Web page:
Pay Us More Money and We'll Protect You From Obamacare
The Big, Bad, Scary Wolf that is Obamacare is coming after the West Virginia Center on Budget and Policy. At least that's what our insurance provider wants us to think.
In a letter sent to the office a couple of weeks ago, Highmark Blue Cross Blue Shield plays the Obamacare fear card, and then, somewhat astonishingly, offers to renegotiate our existing contract for "only" a five percent increase. The move wreaks of inappropriate opportunism.
The letter opens by stating that many employers are uncertain about the effects of the Affordable Care Act (which is true). Playing to this uncertainty, it then suggests that our premiums will increase, while we face new fees, and employees will lose benefits. Granted, they don't outright say that this will happen but the insinuation is clear as day.
After having fully scared the pants off the reader at this point, Highmark comes through to save the day with a seemingly generous, altruistic offer:
"We are pleased to inform you that your group will be able to maintain your current benefits through November 30, 2014 if you elect to "end" your coverage and start new coverage effective December 1, 2013, for only a 5 percent increase to your current rates."
The letter continues that opting to take-up this offer would mean that deductibles and out-of-pocket maximums would reset. Finally, to take advantage of this opportunity, all we need to do is submit the acceptance form (with a pre-paid envelope thoughtfully included) by October 1st, ironically the very same day that enrollment in the ACA officially opens.
There are three serious problems with this letter: first, it's intentionally misleading by suggesting that our premiums will go up under the ACA when the opposite may very much be true. Additionally, for a small organization like ours, it's likely that beginning in 2014 we will be able to find a better deal on the Marketplace than off of it. It's evident that Highmark recognizes this, which is exactly why they are trying to scare us and other organizations into submission now.
Secondly, not only are they fear-mongering in an attempt to lock us into a new contract before we have an opportunity to evaluate potentially better options under the ACA, they're using this scare-tactic to convince us to accept yet another rate increase. Our insurance contract was just renewed this past August with a 9.97% increase at the time. That means that accepting this offer would be a total 15.47% rate increase in just two months' time, while simultaneously resetting deductibles and out-of-pocket maximums for all of our employees--a double whammy.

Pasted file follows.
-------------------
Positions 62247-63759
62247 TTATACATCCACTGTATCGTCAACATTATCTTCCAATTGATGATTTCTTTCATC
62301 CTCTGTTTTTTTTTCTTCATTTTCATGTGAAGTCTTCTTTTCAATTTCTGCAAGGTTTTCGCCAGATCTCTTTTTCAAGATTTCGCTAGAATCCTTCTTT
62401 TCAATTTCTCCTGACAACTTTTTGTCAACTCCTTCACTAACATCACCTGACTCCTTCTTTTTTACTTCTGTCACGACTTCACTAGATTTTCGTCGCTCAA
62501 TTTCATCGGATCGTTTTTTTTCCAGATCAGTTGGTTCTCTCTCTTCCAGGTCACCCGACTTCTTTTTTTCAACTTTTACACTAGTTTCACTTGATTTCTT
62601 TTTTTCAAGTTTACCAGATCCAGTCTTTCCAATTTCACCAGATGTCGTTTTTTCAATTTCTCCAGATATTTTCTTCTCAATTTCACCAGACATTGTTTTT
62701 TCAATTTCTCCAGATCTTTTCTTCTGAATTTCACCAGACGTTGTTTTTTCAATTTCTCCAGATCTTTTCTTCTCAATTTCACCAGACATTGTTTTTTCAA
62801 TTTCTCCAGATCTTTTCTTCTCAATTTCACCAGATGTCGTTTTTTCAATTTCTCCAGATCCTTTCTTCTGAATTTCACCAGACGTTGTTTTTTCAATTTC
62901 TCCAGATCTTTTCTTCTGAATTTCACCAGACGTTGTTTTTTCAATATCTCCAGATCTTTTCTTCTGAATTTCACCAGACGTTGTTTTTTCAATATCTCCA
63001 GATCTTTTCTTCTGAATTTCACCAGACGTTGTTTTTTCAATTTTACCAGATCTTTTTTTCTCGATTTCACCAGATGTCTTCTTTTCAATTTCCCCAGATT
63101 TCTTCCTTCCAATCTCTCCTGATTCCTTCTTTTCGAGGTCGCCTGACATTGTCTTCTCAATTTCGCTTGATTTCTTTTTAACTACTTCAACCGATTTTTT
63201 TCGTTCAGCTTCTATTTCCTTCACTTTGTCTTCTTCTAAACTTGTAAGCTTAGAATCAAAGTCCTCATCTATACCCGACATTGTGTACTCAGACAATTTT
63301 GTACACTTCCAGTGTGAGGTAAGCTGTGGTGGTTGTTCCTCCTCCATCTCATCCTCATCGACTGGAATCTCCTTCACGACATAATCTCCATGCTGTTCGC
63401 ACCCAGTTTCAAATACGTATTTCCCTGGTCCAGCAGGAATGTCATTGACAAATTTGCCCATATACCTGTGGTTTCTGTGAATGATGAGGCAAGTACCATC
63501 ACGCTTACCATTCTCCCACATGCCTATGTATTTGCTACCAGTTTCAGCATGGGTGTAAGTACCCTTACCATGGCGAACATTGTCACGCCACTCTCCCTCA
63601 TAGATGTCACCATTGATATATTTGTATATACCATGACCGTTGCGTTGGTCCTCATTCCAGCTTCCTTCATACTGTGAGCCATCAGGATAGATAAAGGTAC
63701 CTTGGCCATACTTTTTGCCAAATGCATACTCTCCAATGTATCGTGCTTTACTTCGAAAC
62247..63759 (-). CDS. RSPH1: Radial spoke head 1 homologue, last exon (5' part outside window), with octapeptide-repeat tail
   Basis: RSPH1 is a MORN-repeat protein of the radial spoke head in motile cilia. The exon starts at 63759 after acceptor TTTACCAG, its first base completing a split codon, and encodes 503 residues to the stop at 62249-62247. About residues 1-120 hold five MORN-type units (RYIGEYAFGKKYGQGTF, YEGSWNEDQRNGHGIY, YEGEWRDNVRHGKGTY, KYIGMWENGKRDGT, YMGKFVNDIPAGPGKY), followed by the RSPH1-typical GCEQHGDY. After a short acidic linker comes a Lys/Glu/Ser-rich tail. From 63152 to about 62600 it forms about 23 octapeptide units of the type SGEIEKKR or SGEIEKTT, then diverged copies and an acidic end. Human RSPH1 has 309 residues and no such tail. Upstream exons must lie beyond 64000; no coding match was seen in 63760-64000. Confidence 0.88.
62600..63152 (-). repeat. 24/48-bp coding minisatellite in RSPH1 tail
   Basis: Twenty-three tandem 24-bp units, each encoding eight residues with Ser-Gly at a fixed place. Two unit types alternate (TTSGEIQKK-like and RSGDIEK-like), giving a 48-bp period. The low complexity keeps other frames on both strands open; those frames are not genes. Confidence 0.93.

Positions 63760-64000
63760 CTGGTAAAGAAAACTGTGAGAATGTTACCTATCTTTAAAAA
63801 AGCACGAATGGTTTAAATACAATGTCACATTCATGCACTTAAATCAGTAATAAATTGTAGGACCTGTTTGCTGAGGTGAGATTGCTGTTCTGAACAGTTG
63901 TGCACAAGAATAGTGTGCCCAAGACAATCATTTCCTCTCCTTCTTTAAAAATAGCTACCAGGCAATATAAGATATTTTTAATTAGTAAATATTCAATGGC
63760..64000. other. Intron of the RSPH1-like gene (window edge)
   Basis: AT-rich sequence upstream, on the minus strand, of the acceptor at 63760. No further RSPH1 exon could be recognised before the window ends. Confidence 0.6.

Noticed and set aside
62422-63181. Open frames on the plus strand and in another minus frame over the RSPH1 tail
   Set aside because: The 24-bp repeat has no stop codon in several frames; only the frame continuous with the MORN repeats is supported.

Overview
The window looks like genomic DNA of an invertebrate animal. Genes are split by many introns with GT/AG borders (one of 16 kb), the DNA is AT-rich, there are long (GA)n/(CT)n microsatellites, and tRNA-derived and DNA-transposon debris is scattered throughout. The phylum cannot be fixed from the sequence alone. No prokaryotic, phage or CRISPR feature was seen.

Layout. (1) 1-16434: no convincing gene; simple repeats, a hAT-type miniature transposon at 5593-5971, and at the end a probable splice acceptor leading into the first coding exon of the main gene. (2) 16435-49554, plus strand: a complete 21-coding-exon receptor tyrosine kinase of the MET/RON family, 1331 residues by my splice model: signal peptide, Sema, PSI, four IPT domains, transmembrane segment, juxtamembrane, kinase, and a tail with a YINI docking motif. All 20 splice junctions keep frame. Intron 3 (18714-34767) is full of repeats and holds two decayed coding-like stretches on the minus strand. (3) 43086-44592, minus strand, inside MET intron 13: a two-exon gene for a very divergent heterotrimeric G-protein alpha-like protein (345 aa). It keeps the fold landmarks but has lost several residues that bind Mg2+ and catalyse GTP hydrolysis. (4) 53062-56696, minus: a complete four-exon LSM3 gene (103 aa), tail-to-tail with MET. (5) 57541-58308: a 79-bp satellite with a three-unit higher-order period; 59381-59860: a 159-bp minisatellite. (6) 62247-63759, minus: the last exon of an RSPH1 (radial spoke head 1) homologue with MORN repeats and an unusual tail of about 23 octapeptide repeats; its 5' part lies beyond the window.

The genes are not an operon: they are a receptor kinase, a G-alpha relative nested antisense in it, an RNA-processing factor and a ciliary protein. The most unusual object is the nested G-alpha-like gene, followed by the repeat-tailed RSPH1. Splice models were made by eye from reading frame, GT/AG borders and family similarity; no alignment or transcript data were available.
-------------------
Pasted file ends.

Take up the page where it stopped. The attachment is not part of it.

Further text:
Finally, they conveniently leave out what happens if we choose not to accept this offer, which would be...absolutely nothing. In fact, not accepting this offer would mean that we are choosing to avoid a guaranteed five percent rate increase while giving ourselves more options going forward. While the effects of the ACA are uncertain, there is a lot of evidence recently to suggest that rates may actually go down after 2014. Even though the letter suggests that we should be "prepared now by getting all the information you need and being aware of all your options," locking in to a new contract means we won't be able to get that information before renewing. The letter and an accompanying email from our insurance agent suggest that we have to "take action" with no indication that an option we have is to take no action.
Even though insurance providers are poised to be the big winners of health care reform with millions of new customers, they do face a lot of uncertainty along with everyone else as the ACA is fully implemented. Nevertheless, this tactic of trying to play into the fears of Obamacare for their own benefit strikes me as disingenuous and, quite honestly, a little bit slimy. Unfortunately, I have a feeling it will work on many organizations.